Celebrating togetherness and fun

Amanda Kiesel & Michael Sarappo

Feb. 25, 2022, in Philadelphia

Their conversations were special even before Amanda and Mike met in person.

“He actually wanted to speak on the phone before going on our first date,” said Amanda. “Everyone [on dating apps] just sends texts and messages and I thought, ‘This is a gentleman.’ ”

“You can tell by the way people talk to you when they are showing interest, and she wasn’t just yes-ing me to death, or giving one word answers; she was engaged in conversation,” Mike said. “I knew this was something worth pursuing.”

On May 6, 2016, about two weeks after they matched on Tinder, Mike and Amanda had their first date at Chickie’s & Pete’s.

Mike, who grew up in Bensalem, told Amanda about his big, loving, blended family. He has two older sisters, Alicia and Nikki, two younger brothers, Eric and Dan, and four loving parents: Dad, Mike Sr., and his wife, Lisa; mom, Monica, and her husband, Greg. Mike, who is now 32, also told her about his work as a mechanical engineer. He is now with Javan Engineering.

Amanda told Mike about being the only child of Terri and Bob and living that South Philly “Two Street” life. Bob’s a member of Avalon String Band, and once the group found out that Amanda was studying fashion at Moore College of Art & Design, they persuaded her to design and sew for them. She showed Mike pictures of her work — not the sequined kind, but dresses she was working on at school. Amanda, who is now 26, graduated from Moore in 2018 and is now a bridal stylist/manager at Mari Mi Bridal.

By the end of their first date, the second was planned. By the end of May, they were together three or four times a week. The two enjoy walking around the city. If a new pizza joint opens, they will soon be there to try it. They like each other’s friends and love each other’s families. And every night, whether home or out, they sit down for dinner and talk about their day.

“I love that she is just so playful — we can joke with each other, and be kind of goofy. And I can always be myself,” said Mike.

“Mike is just too good for this world, and no one really deserves him,” Amanda said. “He is always willing to help anyone. He asks my mom if she needs help around the house, just like he asks his parents. When a telemarketer calls, he doesn’t just hang up, he tells them, ‘Unfortunately, I’m not really interested right now, but thank you.’ ”

On May 5, 2019 — one day shy of three years since their first date — Mike suggested dinner at City Tap House and rooftop drinks at Assembly. To Amanda, it was their usual kind of wonderful night: relaxed togetherness and fun. Mike felt happy and calm, too — until Amanda started running out of steam before they reached the most important destination of the night.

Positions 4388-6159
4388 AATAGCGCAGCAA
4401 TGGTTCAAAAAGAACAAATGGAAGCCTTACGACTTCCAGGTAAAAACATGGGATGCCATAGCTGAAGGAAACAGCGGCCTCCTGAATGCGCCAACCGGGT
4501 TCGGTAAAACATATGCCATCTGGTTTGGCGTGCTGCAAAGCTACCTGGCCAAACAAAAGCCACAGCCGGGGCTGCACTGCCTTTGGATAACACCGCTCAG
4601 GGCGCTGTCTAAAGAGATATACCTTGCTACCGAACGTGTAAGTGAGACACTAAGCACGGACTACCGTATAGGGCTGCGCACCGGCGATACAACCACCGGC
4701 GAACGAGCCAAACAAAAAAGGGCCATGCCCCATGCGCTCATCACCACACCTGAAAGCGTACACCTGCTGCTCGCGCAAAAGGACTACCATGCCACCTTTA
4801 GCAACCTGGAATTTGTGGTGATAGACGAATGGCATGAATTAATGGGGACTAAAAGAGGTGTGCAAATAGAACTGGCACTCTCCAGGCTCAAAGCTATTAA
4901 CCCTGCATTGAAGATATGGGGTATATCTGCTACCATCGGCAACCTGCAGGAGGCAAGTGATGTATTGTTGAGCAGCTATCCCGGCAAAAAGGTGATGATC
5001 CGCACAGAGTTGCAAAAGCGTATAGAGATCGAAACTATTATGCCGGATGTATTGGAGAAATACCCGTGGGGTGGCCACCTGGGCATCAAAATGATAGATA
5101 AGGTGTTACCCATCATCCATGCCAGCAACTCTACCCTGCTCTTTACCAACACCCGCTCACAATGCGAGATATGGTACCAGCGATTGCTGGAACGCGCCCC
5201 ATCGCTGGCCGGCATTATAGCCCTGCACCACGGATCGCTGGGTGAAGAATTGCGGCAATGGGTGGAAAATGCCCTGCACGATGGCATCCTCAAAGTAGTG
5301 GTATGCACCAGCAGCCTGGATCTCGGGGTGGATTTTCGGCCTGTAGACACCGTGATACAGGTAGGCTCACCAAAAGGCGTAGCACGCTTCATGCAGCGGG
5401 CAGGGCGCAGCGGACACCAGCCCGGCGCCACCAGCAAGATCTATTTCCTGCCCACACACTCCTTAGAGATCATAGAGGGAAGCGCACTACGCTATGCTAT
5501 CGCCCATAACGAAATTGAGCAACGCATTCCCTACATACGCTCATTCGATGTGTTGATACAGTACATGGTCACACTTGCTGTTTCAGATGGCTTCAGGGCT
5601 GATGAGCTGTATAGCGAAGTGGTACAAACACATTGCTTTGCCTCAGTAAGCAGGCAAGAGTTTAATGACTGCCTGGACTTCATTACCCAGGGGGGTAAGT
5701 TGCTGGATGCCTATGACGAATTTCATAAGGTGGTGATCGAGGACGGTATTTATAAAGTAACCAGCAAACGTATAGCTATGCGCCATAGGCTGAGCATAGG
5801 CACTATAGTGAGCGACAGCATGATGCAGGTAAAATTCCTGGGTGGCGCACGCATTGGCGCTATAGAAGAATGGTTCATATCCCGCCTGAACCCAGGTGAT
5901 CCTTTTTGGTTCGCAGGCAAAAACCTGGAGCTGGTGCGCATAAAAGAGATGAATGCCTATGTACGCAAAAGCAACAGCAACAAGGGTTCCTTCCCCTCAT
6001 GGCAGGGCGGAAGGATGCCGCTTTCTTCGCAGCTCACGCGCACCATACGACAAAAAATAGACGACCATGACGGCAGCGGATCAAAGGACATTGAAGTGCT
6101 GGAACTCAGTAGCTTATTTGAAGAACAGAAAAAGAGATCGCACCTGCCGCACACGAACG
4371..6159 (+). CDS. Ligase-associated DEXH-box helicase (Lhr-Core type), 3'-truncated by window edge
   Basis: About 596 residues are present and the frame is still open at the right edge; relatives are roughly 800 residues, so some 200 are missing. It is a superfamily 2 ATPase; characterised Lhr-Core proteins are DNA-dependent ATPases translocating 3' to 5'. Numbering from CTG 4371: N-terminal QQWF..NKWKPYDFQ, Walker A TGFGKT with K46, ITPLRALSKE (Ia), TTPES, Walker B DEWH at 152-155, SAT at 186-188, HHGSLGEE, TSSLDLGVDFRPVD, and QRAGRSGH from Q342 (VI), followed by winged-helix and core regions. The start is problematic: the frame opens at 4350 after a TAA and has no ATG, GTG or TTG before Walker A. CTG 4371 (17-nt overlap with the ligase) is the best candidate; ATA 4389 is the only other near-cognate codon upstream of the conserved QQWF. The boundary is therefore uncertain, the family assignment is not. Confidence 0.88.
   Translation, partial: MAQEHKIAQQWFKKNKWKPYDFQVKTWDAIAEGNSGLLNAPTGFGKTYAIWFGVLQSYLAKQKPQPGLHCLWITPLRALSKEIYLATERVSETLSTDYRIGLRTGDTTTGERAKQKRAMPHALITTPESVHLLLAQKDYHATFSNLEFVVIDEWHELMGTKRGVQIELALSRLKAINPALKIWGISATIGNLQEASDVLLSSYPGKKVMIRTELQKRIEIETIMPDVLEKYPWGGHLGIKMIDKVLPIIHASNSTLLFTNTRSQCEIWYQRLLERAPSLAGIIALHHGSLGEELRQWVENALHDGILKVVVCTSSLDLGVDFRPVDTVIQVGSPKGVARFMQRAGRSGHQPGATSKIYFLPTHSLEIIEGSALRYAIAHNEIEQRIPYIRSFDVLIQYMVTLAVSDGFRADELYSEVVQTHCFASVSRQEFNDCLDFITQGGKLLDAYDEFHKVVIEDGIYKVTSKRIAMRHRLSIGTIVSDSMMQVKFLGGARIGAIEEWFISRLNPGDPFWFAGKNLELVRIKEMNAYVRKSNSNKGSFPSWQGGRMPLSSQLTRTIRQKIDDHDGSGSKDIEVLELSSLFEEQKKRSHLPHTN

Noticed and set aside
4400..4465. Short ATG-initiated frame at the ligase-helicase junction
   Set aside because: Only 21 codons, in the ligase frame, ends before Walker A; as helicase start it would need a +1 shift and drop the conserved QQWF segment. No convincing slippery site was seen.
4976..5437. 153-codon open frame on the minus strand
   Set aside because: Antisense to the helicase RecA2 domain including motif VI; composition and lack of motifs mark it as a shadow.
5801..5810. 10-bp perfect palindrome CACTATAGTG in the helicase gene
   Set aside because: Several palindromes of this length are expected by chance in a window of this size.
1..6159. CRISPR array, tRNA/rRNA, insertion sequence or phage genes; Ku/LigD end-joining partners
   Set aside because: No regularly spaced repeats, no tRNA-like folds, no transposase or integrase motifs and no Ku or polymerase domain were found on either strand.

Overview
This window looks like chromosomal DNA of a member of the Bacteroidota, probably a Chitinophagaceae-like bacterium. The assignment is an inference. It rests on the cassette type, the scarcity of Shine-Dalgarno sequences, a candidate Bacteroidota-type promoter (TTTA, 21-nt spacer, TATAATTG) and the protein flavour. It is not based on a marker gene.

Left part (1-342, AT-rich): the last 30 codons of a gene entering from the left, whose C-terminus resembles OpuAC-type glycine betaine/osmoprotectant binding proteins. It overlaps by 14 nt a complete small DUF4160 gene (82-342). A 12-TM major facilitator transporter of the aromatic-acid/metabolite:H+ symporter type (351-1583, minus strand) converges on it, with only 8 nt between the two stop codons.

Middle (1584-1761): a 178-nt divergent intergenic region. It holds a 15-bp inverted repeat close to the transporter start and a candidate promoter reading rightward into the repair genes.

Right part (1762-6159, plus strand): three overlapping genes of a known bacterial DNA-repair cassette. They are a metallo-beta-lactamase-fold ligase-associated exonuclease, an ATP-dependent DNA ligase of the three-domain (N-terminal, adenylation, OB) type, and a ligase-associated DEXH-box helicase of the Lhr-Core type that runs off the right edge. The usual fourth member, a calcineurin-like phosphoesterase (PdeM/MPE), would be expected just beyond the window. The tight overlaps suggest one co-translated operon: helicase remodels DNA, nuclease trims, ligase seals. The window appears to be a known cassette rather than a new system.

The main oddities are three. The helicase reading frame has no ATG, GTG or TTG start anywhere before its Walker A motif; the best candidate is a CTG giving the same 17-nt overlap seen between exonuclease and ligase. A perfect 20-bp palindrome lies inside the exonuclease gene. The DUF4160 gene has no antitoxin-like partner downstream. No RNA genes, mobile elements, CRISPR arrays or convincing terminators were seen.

“Let’s go to Spruce Street Harbor Park,” he suggested.

“It’s so late,” she said. “I’m so tired.”

“Come on,” he said, gently urging her to rally. “We have to go to the park.”

“OK, we’ll go,” she agreed.

It was nearly midnight and they had the place — the site of their first kiss — practically to themselves. Mike bent down, as if to tie his shoe, and waited for the inevitable.

Throughout their relationship, whenever Mike ties his shoe in public, Amanda has always made a show of loudly saying, ‘Oh yes, Mike! I do!’ ” Her bit once drew the excited attention of a big casino crowd, whose whispers of ‘Oh my God, he’s proposing” changed to laughter when they realized Mike and Amanda were cracking up over her joke.

That night at the park, she stuck to tradition.

“Oh yes, Mike! I do!” Amanda said.

Mike smiled up at her. “Baby, you’ve got to let me ask it first.”

It was such a pleasure to see the happy shock on Amanda’s face.

Mike reached into his sock to retrieve the ring he had hidden there. He opened the box and held it out to Amanda. “I love you, and I want to spend the rest of my life with you,” he said. “Will you marry me?”

“Of course I will,” she said.

In June 2020, the couple bought their Girard Estates home. That September, they brought home Leo, their beagle/border collie mix.

Wedding attire is very important to Amanda. One day, Monet — the owner of Mari Mi and a matron of honor — showed Amanda a photo of a soon-to-arrive gown by Élysée Bridal. That’s going to be perfect,” Amanda said. When it arrived, she invited her mother and Mom-Mom Jane and, for the heck of it, tried on three other dresses first. There was no contest. “I didn’t even know I wanted a big, giant poofy ball gown — I thought I would choose something more fitted. But it looked exactly how I wanted to feel on my wedding day: timeless, classic, and like a bride.” Amanda now suggests that customers choose a dress that looks the way they want to feel.

The couple were wed in a traditional Catholic ceremony with a full Mass, celebrated by the Rev. Kenneth Cavara at St. Monica, their church. The one sadness was that Greg, Mike’s mother’s husband, had died the month before from long-standing heart issues. To honor his second dad, Mike wore Greg’s Navy dog tags beneath his tuxedo jacket.

“Saying our vows was the highlight of the day,” said Amanda. Mike agrees but adds, “even just when I first saw Amanda come walking down the aisle, I got a little choked up.”

Following the ceremony, Mike changed into a white dinner jacket for their reception for 180 at the Ballroom at The Ben.

The many Mummers among the guests brought their instruments and played, allowing the couple and their guests to strut their stuff.

“I never left the dance floor,” said Mike. “I’m an awful dancer, but it was so much fun.” At one point, a group of his friends hoisted him into the air and ran around the floor in a victory lap.

To Amanda’s delight, Monet brought a special guest — Élysée Bridal designer Mark Russell.

The couple spent a week snorkeling, swimming, and taking a sunset catamaran cruise in Jamaica.

Mike and Amanda are feathering their nest in anticipation of future occupants.